In the summer of 2004 Patrick Smith, who writes the Ask The Pilot column at Salon.com and who is an airline pilot himself, briefly commended Representative John Mica, Congressman from Florida and chairman of the House Subcommittee on Aviation, for speaking out against the silliness of the “…zero-tolerance obsession with, as I like to call them, weapons of mass distraction” — the banning of “potential weapons” like nail clippers, jewelers screwdrivers, butter knives, forks and the like from aircraft cabins.
This has been a pet peeve of mine ever since the rules were tightened after 9/11: I believe it makes us less safe rather than more. I wrote this to Mr. Smith to thank him for bringing at least one voice of sanity to the public discourse.
30 July 2004
Thanks to you and to Rep. Mica for taking a public stance in favor of what I have been saying privately to anyone who would listen (and have avoided saying in front of anyone — like TSA or airline employees — who might have the opportunity to misinterpret it as some kind of veiled threat and overreact): that banning all potential weapons from airplanes is not only stupid it is counterproductive.
During the past two years I lived in New Hampshire and worked in California, so I have spent a great deal of time on airplanes crossing the continent. From the beginning I have contended that many of the security procedures adopted after 9/11 added to my (incredibly small) risk of being the victim of terrorism rather than decreasing it. For instance, during one period I flew Northwest airlines in one direction and Continental airlines in the other because of scheduling constraints; although it was arranged as a round-trip ticket through their code-sharing arrangement, it showed up as two one-way tickets in the computer — so I was hand-searched at the gate every time. I figured out why it was happening; did they think terrorists couldn’t — and wouldn’t, given their insensitivity to scheduling constraints, change their ticketing behavior accordingly? I contended it made me less safe since the screeners spent their resources screening me rather than some other potential terrorist.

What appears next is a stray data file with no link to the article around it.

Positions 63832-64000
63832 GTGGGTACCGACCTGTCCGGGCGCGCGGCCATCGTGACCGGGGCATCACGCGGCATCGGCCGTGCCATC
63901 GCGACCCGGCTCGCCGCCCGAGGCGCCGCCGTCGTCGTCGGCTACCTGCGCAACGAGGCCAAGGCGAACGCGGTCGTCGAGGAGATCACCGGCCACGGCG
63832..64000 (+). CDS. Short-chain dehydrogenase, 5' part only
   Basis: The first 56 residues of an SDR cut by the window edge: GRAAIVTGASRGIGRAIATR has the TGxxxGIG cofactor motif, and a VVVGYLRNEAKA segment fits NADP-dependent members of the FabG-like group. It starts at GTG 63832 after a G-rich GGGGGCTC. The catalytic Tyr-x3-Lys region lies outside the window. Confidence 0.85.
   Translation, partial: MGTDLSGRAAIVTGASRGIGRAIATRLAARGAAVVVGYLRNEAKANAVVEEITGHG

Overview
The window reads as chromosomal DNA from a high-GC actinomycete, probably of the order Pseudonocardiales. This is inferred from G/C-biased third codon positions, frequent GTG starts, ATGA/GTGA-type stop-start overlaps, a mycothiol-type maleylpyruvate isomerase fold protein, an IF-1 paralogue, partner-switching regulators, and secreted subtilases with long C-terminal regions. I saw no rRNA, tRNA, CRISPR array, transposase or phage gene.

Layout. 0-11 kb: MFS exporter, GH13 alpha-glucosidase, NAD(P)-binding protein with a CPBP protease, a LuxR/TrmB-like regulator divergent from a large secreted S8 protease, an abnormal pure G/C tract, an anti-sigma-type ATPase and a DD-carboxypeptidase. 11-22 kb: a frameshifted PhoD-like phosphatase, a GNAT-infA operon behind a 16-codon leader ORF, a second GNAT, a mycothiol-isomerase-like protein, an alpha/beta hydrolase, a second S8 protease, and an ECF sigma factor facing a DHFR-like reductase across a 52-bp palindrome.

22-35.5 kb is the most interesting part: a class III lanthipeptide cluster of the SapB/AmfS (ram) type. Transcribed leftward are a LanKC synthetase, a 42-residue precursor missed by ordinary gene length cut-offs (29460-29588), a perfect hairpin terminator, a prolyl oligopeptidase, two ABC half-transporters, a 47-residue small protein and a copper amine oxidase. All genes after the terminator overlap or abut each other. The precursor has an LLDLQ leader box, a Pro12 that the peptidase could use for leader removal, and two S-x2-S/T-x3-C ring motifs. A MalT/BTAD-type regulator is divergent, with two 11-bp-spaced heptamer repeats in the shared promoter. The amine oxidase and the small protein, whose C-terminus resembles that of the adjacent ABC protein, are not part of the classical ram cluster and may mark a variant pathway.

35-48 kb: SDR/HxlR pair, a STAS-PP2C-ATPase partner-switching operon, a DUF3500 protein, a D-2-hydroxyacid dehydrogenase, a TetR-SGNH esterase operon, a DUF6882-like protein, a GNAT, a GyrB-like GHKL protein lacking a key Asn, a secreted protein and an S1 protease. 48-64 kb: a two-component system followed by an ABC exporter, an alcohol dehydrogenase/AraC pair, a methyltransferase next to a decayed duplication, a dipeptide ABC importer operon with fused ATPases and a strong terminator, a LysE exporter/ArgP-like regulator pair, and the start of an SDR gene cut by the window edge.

In particular, the banning of any potential weapon (butter knives and forks!) from the plane accomplishes nothing but increasing the brittleness of the security system. It is great if the system is perfect and catches all possible threats. But, if it is merely very good, then occasionally someone can slip something through — and, in that case, the security system has pretty much guaranteed they will be the only ones on board with a weapon. There will be no fall-back security, no one else who can challenge them. I would feel much more secure knowing everyone on board was armed with a pocket knife, a minimal but potentially effective weapon of last resort, than trusting that the security system had managed to keep everyone weapon-free.
If this only mattered for screening on airliners it would probably amount to no more than an inconvenience and a small incremental danger to a few passengers. But it seems to represent a more general trend: increased control and centralized security measures superseding distributed security measures; more trust in authorities to keep everyone safe and less trust in individuals to shoulder some responsibility (and to be allowed the tools to implement that responsibility) for their own security — security in the broadest sense, including not only personal safety but financial, social, and interpersonal security as well. It is consistent with much of modern political and social practice: we will cede our responsibility, along with our freedom, to some authority which will promise, in return, to keep us safe and happy.
It is bad enough when that authority is a church or a neighborhood association or a corporate entity; at least that is voluntary. But, when that authority is a government, then those who make that choice cede my freedoms and yours along with theirs.
Keep making noise. Perhaps eventually someone rational will listen.
© Copyright 2004, 2005, Augustus P. Lowell